A Rare US Show by Brilliant Middle Eastern Jazz Guitarist Amos Hoffman
Guitarist Amos Hoffman makes a rather long-awaited return trip to Smalls tonight, October 7 at 9:30, where he’s leading a quintet playing the album release show for his new one, aptly titled Back to the City. It’s a return in a lot of ways for Hoffman – born and now once again based in Israel – considering how ubiquitous and highly sought after he was back in the early days of the scene at that club back in the 90s. It’s also a real change of pace, a purist, trad mix of standards like Darn That Dream, Pannonica and Smoke Gets in Your Eyes along with originals inspired by the Wes Montgomery/Kenny Burrell tradition. The album’s not out yet, hence no spotify link, but you can get a very good sense of how individualistic and often genuinely brilliant Hoffman is at his video page. If you’re a fan of Middle Eastern jazz, this guy’s a must-see, and he’s just as well versed in New York postbop.
Like Omer Avital – who holds down the bass chair on the new album – Hoffman also plays oud, and draws deeply on sounds from his native land. The jauntily hypnotic Yemeni bounce on the first of the videos, Machla, with singer Rechela, is a good example of where he goes when he’s in a good mood. Brown Sugar – an original, not the Stones song – goes in a more pensively romping direction His allusively Djangoesque, bitingly nuanced staccato on a seven-minute live clip from Tel Aviv shows what he can do when he’s the anchor in the band. An 2012 clip from the Ankara Jazz Festival reasserts just how tuneful and anthemic his material can be, but also airy and introspective. An older clip of Rea, a tantilizingly Andalucian-flavored jazz waltz of sorts, has the feel of what Dudu Tassa might have been doing ten years ago.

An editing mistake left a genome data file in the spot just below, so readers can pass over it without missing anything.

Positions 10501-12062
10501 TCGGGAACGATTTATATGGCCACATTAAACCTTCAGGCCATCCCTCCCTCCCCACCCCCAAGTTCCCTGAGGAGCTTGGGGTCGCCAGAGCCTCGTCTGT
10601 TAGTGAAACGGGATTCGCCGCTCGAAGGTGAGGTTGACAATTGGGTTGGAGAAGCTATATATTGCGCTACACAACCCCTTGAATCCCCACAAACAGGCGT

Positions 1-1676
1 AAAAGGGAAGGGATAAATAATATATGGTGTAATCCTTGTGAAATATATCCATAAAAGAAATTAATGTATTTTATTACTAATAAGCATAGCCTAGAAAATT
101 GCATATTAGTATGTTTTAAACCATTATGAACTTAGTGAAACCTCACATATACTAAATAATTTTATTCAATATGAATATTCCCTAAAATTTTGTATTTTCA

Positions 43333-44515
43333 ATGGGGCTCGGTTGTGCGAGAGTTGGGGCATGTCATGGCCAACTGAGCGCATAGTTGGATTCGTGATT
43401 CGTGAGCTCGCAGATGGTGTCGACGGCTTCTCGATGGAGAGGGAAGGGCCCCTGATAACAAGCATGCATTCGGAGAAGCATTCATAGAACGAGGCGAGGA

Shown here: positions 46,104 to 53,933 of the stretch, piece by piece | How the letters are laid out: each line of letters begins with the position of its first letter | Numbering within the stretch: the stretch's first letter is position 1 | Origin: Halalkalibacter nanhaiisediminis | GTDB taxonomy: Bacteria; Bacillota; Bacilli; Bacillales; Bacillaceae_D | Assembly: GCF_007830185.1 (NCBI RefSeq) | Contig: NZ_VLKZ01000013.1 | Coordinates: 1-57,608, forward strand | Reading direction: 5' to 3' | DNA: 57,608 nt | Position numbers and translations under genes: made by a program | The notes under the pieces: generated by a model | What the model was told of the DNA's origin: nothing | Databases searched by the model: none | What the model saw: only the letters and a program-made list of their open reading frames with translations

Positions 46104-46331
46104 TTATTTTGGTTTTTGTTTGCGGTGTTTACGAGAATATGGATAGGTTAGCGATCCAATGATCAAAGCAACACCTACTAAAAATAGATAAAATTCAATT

A couple of videos from the Xabia Jazz Festival in 2011 offer a closer look at both what Hoffman will probably bring to the Smalls gig, along with his slinky snakecharmer style. There’s also a galloping solo from Bialik Square TV in the Jacob Fred Jazz Odyssey vein and the gentle, spare ballad All Alone.